The best “lesson” of the movie was the one that was unintended, and it is revealed by how the movie backfires on its makers. This movie is a reminder of why dominant interests so richly deserved to lose—and not necessarily that the other side deserved victory. Brexit has been very “profitable” in at least one sense: it has revealed a dysfunctional UK, quasi-governed by inept, visionless elites, incapable of containing a crisis of their own making. Remember: these are the same elites that turn around and lecture other countries about democracy and good governance, and that bomb other nations in the name of human rights. If anything, Brexit was not a mean enough defeat: much more is needed.

May 21, 2019 Posted by | Film Review, Mainstream Media, Warmongering | , | Leave a comment

David Attenborough’s BBC show would better have been called “Climate: Change The Facts”

Reviewing “Climate Change: the Facts” | April 21, 2019

… If you are going to present a film called Climate Change: the Facts the very least you should be doing is, well, presenting the facts. Well here they are, in two of the areas which made up such a hefty part of the film: wildfires and hurricanes. Are wildfires increasing? They are according to Attenborough. One of the scientists who takes part in the programme, Professor Michael Mann of Penn State University, goes as far as to say there has been a “tripling in the extent of wildfires in the Western US”. He is not specific about his evidence for this claim, nor said over what timeframe wildfires are supposed to have trebled, but it is not a fair assessment of the data collected by the US Environment Protection Agency (EPA). This shows no upwards trend in the number of wildfires in the US over the past 30 years.

But then again, go back further, to the 1920s, and you see that both the number of US wildfires and acreage burned in them has plummeted.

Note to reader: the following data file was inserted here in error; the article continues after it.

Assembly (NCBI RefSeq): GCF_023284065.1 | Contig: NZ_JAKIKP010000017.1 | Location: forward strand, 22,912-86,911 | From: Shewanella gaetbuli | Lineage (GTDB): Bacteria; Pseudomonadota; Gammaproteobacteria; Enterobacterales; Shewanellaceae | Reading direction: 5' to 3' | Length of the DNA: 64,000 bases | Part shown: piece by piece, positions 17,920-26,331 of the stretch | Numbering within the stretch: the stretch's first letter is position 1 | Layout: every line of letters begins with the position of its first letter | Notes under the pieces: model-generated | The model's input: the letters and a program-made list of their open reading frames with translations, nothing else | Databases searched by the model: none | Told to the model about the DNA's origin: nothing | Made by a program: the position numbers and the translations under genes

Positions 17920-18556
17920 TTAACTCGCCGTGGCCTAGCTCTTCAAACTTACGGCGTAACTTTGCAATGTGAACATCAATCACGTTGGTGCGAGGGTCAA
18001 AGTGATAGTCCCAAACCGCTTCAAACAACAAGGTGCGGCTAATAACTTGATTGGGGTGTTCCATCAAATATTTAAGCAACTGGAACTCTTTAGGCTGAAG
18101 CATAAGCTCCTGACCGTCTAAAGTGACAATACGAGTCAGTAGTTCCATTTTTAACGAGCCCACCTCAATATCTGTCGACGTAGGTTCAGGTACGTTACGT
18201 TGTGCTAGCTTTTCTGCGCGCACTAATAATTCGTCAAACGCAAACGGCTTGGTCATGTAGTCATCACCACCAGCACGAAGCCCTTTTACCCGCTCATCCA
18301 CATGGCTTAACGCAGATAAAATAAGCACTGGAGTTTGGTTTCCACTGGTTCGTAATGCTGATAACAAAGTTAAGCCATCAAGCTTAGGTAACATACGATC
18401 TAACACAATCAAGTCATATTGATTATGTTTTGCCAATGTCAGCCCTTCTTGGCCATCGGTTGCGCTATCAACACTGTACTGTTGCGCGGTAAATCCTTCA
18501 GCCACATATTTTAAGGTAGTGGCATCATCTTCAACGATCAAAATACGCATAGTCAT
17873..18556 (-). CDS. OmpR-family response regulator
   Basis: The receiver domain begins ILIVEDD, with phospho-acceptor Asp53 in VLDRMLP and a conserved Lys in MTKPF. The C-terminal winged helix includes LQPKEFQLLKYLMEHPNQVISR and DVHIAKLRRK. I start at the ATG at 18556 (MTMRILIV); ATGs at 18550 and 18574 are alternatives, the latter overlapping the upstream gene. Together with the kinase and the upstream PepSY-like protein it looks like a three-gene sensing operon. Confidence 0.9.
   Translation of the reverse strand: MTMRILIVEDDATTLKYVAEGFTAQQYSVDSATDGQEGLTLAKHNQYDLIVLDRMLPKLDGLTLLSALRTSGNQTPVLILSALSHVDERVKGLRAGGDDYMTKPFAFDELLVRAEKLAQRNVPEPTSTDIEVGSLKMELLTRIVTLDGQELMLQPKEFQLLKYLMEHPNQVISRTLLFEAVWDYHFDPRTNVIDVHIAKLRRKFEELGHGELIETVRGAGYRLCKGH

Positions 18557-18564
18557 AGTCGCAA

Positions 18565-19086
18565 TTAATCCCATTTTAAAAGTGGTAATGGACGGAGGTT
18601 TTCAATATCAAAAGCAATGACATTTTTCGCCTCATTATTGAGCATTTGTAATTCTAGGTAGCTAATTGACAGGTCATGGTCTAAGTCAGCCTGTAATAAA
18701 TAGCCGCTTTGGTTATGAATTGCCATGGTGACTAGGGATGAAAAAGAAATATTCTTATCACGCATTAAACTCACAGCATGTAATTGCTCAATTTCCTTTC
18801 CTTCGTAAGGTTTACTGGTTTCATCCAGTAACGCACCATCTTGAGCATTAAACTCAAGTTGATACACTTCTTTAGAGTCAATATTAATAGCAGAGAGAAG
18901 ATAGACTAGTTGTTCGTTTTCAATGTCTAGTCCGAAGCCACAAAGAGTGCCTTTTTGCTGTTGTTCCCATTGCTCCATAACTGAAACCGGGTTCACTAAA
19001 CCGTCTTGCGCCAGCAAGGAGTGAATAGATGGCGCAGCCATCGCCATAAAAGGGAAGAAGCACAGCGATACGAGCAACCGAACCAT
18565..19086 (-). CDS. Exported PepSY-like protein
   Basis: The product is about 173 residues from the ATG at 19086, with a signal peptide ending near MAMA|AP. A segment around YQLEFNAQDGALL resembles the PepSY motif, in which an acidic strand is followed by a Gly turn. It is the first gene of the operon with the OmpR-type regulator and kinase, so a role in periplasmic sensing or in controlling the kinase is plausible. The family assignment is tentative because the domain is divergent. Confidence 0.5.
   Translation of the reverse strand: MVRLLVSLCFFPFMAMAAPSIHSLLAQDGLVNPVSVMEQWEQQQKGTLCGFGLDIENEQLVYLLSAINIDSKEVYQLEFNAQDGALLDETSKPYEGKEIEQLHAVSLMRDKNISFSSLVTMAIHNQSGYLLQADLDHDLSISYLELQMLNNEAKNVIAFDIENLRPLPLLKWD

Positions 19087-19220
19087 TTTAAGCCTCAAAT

That is nothing to do with the climate – more down to firefighters getting better at tackling fires. But that reduction in wildfires – which, after all, were occurring naturally long before Europeans arrived in the US – has brought with it a problem: deadwood is not being cleared out at the rate which it used to be. As a result, when a wildfire does take hold, it tends to be a more powerful fire, which is one reason large acreages tend to get burned when fires do take hold. That was a large part of the debate which followed the wildfires in California last November.

But I know what will have entered the heads of many of Attenborough’s viewers: that wildfires are being caused by climate change and that is that. […]

The same will be true for hurricanes. If you are a child, for whom hurricanes are a novel phenomenon, watching the film will have given you the impression that hurricanes are pretty much a function of man-made climate change. A voiceover, indeed, makes the claim that climate change is causing ‘greater storms’. But again, the data on cyclone activity in the Atlantic, Gulf and Mexico and Caribbean does not support that idea. Figure one shows a very slight upwards trend in the number of hurricanes occurring in these waters but a flat or perhaps slightly downwards trend in the number of hurricanes making landfall in the US. There are two other methods of measuring hurricane activity which are used by the EPA. The first, the accumulated cyclone index (figure two) shows no obvious trend over the past 70 years. The second, the ‘power dissipation index’ shows an upwards spike in the early years of this century, followed by a reversion to mean since then.

Not that this seems to prevent documentary-makers like Attenborough resorting to footage of houses being demolished by winds and lorries being blown off bridges to show the supposed climate change we are already experiencing.